Antique samplers were predominantly stitched by young girls in private schools, in the 200 year
period between 1650-1850.
The Huber's large inventory emphasizes American and English antique samplers, silk embroideries
and related textiles. Their historic shop is a 1649 house with a 1740 addition in Old Saybrook, Connecticut. They
are open by appointment and hold special events throughout the year.
They have, and continue to assemble the best collections of antique samplers and needlework in America. They routinely
advise major museums, historical societies and private collectors, and are consulted by the leading auction houses.
They welcome inquiries from beginning collectors to the most advanced for either purchasing or selling.
Explanation of the above categories.
Sampler or Antique Sampler: Usually these terms refer to early
needlework accomplishments stitched, or wrought by young students in schools with silk thread on a linen background.
They can run the gamut in quality, complexity, and price. The first attempt at making a sampler by a young girl,
or far less frequently a young boy, was usually a very simple sampler with only alphabets, numbers, name, date,
and sometimes a small amount of decorative stitching. These are commonly referred to as marking samplers. As the
students became more capable, the complexity of the sampler usually increased accordingly. At the very top are
some masterpieces sporting a wide variety of difficult stitches and subtle color changes intricately and graphically
executed to create a needlework sampler that was framed, proudly displayed and cherished. Now those same samplers
are highly sought after and cherished by knowledgeable antique needlework collectors.
Silk Embroidered Pictures: We use this term to refer to early
needlework that was embroidered with silk or chenille thread on a silk (not linen, canvas, or cotton) background.
Often the silk background not covered with embroidery is painted with watercolors. These were popular c1780 to
c1840 and were extremely expensive and difficult to execute. They often depicted classic biblical stories, mythological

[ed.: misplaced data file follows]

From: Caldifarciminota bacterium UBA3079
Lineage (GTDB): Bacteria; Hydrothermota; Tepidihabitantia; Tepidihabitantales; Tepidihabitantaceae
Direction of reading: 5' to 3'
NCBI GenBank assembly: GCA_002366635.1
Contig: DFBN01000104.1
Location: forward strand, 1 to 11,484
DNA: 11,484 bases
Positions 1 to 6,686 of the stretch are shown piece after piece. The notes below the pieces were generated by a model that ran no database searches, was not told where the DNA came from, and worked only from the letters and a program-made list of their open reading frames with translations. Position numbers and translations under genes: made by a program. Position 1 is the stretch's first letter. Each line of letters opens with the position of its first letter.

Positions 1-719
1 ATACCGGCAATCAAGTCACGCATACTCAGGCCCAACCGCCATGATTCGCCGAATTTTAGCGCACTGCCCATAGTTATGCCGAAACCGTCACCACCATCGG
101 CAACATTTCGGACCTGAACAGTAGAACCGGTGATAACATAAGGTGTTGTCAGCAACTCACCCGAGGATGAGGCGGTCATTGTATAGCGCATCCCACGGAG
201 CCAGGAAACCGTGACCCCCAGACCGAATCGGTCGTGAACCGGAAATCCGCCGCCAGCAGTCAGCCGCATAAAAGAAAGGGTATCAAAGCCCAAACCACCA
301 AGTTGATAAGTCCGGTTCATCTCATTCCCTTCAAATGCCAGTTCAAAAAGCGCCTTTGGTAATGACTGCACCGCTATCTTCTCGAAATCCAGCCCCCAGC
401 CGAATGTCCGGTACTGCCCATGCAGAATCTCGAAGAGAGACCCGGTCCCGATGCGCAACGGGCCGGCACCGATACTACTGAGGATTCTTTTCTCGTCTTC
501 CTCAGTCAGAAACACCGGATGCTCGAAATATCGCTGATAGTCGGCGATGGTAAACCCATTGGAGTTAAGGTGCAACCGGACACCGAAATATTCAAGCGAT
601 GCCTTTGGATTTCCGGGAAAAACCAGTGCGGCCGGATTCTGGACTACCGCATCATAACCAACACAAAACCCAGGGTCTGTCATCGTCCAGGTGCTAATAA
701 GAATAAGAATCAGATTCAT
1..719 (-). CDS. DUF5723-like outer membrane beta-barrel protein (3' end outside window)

stories, popular stories of the times, or memorial themes. The faces were often painted by well-known artists of
the period, some are known today although many are yet to be identified. In general, privileged young girls attending
the finest schools were responsible for these exquisite silk embroidered pictures. We consider this type of needlework
to be the highest quality needlework art of the period.
Memorials: Although memorials were usually a form of "silk
embroidered pictures" they deserve a category to themselves. A memorial needlework picture was one of the
expected accomplishments of a young cultured girl c1780 to c1840. These typically show a tomb, mourning figures,
and weeping willow trees. They are beautiful, sensitive, and graceful works of needlework art that are highly sought
after by the top collectors of antique samplers and needlework. Contrary to popular belief, the stitchers of these
memorials were not necessarily in mourning over the loss of a loved one but merely creating a popular form of needlework.
If they had no one close enough to them to memorialize they may dedicate it to a well known figure that had died
or inscribe the tomb "sacred to friendship" or simply leave it blank.
Canvaswork pictures: This category refers to a well known group
of needlework pictures or needlepoint pictures, executed in "tent" stitch, predominately made in the
mid 18th century in Philadelphia, Connecticut, Rhode Island, the Boston area, and in England. They often depict
a shepherd and shepherdess or a hunt scene with a pastoral background. They vary in size from about 4" x 6"
to massive and impressive works of art referred to as "over mantles" that can be 2 feet high and 5 feet
wide. This type of needlework folk art is some of the most highly prized and aggressively collected antique needlework
on the market today.
English 17th century samplers and related needlework: We are
using this category to present 17th century needlework, usually from England, and other types of needlework or
beadwork that doesn't conveniently fall into any of the other categories. Stumpwork is a term commonly used today
to refer to early raised or padded needlework that was popular in the mid 17th century.
STEPHEN & CAROL HUBER
(860) 388-6809 or email: Hubers@AntiqueSamplers.com
We buy and sell antique needlework
needlework embroidery needlework embroidery needlework
embroidery needlework embroidery needlework embroidery needlework embroidery